Bannow groups star in 1916 show
Published 02/04/2016 | 00:00
THE National Opera House in Wexford was the setting for a fantastic Comóradh 1916 concert by 180 musicians, adorned in red and black, from the Bannow area, recently.
Wearing the Bannow/Ballymitty G.A.A. club colours, the musicians ranged from Junior Infants in Danescastle National School to young adults, some of whom are studying at 3rd level and others who are in the Irish work force.
The show began with a range of tunes played by the overall group, with the youngest musicians leading off with the more simple ones. The musicians raised the rafters with their rousing rendition of popular Wexford tunes, topped off with 'A Trip to Cullenstown' which has become the anthem for the parish of Bannow.
Many of the outstanding performers hold All-Ireland Fleadh Cheoil na hÉireann, Leinster Scór and a plethora of other titles. Various smaller groups stepped into the limelight to wow the audience with their award-winning performances - namely: 'Reidh' Siansa Finalists 2016, Senior Grúpaí Cheoil 2015 and the Under 12 All Ireland Finalists at Fleadhanna Cheoil in Sligo 2014 and 2015.
The banjo players executed a brilliant and polished routine, while 'Will ye go Lassie, go" was sung superbly, with great step dancing also on display.
The background scenery for the second part of the show depicted the GPO in 1916. The performers were dressed in period costume and the atmosphere was charged with reverence and gravitas. The seven signatories of the 1916 Proclamation were played by the men and appropriate music and songs connected with each signatory were played and sung with feeling and pride. Karen Mernagh gave a heartfelt and hair-raising rendition of Padraig Pearse's epic poem 'The Mother'. Her sister Elaine recited 'James Connolly' and Leona Reville held the audience spellbound when she sang the well-known ballad associated with him. Solo singers who gave superb performances included Jon Reville, Paul O'Sullivan, Melanie Carthy and Emmet O'Sullivan Ryan.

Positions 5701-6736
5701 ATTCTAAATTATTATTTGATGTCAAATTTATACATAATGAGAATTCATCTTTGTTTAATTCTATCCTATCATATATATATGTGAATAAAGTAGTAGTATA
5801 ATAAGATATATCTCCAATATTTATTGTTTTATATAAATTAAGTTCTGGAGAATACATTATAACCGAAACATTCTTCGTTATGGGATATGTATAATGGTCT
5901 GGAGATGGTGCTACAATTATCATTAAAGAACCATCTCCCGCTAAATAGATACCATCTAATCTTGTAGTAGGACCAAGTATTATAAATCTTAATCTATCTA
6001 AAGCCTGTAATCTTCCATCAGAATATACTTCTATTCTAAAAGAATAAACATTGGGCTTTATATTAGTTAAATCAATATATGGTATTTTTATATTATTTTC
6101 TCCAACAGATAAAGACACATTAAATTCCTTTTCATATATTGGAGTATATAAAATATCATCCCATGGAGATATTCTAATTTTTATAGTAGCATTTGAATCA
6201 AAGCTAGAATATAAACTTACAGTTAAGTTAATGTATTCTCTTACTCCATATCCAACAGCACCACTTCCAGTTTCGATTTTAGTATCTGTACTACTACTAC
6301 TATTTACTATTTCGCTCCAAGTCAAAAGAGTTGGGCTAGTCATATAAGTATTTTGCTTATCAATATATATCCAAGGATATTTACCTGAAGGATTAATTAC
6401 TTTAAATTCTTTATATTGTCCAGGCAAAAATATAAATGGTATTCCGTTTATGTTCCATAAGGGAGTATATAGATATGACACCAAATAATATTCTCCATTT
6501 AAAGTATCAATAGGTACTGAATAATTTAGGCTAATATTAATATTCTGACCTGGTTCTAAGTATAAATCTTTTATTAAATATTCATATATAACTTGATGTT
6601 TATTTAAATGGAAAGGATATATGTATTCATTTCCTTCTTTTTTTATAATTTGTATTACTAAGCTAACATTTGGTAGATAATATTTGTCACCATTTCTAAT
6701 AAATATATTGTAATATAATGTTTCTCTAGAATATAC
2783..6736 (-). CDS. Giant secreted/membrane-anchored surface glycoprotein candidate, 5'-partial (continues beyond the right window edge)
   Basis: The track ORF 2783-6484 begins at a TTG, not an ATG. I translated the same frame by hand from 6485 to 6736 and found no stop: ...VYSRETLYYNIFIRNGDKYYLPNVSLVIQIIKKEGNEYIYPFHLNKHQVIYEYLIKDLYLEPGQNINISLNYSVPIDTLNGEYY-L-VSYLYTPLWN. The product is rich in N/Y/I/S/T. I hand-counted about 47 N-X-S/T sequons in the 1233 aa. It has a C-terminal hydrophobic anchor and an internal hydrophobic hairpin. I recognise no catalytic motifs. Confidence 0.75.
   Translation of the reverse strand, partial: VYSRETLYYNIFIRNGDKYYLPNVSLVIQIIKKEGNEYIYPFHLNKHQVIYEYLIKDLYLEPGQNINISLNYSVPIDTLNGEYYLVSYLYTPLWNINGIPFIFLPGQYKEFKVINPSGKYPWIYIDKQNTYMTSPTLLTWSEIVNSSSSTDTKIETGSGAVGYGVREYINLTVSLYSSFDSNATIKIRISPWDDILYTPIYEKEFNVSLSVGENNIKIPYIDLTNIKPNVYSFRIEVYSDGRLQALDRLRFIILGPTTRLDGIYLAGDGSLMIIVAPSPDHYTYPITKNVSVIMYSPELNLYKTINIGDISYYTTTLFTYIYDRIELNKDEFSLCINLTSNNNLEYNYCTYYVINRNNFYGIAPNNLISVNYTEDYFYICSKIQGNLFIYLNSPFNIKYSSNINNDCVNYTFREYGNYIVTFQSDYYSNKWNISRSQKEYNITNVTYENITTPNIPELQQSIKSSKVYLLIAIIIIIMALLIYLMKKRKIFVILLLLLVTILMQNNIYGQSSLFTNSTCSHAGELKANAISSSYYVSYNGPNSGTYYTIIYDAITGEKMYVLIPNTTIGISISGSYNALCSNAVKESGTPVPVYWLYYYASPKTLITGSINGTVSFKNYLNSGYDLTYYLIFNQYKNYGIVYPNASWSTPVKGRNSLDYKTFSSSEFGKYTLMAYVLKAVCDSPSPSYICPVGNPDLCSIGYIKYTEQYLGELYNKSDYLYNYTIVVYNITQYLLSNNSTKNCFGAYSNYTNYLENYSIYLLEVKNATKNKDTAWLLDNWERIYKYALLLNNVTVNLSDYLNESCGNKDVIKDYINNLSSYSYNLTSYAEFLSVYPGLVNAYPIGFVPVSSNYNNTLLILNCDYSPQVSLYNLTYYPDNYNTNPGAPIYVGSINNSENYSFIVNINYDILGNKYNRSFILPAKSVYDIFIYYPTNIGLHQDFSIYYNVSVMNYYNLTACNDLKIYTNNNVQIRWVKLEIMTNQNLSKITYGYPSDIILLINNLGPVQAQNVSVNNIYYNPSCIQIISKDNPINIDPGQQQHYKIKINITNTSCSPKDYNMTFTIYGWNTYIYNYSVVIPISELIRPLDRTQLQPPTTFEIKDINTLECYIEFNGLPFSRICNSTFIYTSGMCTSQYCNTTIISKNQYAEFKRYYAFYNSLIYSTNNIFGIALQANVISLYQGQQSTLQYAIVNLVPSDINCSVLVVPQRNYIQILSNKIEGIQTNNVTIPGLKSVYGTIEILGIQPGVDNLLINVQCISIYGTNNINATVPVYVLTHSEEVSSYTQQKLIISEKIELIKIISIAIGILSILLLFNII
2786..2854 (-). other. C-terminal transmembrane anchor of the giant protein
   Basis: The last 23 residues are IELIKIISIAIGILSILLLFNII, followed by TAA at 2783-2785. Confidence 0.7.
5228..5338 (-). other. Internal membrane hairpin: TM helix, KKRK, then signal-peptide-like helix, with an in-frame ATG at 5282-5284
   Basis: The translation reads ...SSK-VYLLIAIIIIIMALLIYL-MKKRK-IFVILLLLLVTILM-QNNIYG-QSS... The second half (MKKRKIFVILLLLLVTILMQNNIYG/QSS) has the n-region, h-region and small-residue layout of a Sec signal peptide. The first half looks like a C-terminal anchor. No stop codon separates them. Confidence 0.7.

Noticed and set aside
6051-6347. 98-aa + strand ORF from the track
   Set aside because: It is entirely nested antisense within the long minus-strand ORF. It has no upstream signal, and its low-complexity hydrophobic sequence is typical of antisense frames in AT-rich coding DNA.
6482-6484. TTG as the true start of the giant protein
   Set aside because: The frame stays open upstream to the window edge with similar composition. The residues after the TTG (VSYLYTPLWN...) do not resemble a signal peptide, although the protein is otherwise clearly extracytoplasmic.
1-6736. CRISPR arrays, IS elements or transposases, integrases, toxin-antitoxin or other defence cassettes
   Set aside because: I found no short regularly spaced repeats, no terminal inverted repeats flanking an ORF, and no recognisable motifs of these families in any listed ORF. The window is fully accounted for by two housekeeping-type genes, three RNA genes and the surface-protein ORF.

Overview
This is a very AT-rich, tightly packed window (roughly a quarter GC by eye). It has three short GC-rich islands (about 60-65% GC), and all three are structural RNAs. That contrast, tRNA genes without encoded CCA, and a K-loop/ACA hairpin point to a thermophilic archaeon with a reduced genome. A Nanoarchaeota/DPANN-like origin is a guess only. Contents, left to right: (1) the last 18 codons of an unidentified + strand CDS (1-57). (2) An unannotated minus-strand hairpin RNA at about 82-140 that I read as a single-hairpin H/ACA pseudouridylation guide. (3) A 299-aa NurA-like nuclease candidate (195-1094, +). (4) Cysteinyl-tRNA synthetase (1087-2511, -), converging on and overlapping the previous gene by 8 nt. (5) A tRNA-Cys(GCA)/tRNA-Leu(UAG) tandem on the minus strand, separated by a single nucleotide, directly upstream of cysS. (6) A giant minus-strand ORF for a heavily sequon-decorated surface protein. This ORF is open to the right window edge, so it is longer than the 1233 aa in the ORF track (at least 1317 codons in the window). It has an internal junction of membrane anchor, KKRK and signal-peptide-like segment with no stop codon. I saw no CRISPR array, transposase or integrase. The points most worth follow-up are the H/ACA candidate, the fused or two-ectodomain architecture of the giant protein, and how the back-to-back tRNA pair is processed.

Áine Kennedy, appropriately dressed in black, stepped from the back of the stage to sing the ballad of John Condon, the 14-year old Waterford City boy soldier who was the youngest allied soldier to die during the First World War. Following her historic and peace-making visit to Ireland in 2011, Queen Elizabeth 11 played by Martha Torpey, made a dignified appearance towards the end of a truly splendid, magnificent and accomplished performance by the gifted and committed members of Danescastle Music Group.
Musical director Áine Kennedy was ably assisted by the Senior Danescastle Musicians, the parents of the performers and the hard-working officers, Flora Daly, Margaret O'Sullivan, Noeleen Moran, Diane Bennett, Marie Carthy and committee of the music group.
Ms Kennedy thanked Aisling White and the staff of the National Opera House, Mairéad White, 6th class teacher who assisted the children to make the backdrop for the show and the staff of Danescastle N.S. who helped on the night.
She said: 'A special word of thanks must go to Colm O'Grady and Siobhán Codd who stepped into the breach at the last minute to take charge of the lighting system, to Stage Manager, Alison O'Sullivan, the ever-helpful John Daly who assisted backstage and to Frank Clancy who video recorded the event.'
She said Danescastle Music Group wish to acknowledge the support received from Wexford County Council through the 1916 Commemoration grant scheme and Wexford Credit Union for their donation.
'Following the Easter Rising 1916, W. B. Yeats wrote that "A terrible beauty is born" and Comóradh 1916 performed by Danescastle Music Group certainly helped to awaken pride and appreciation in the valiant efforts and ultimate sacrifice made by those brave men and women who struggled for our freedom in 1916.'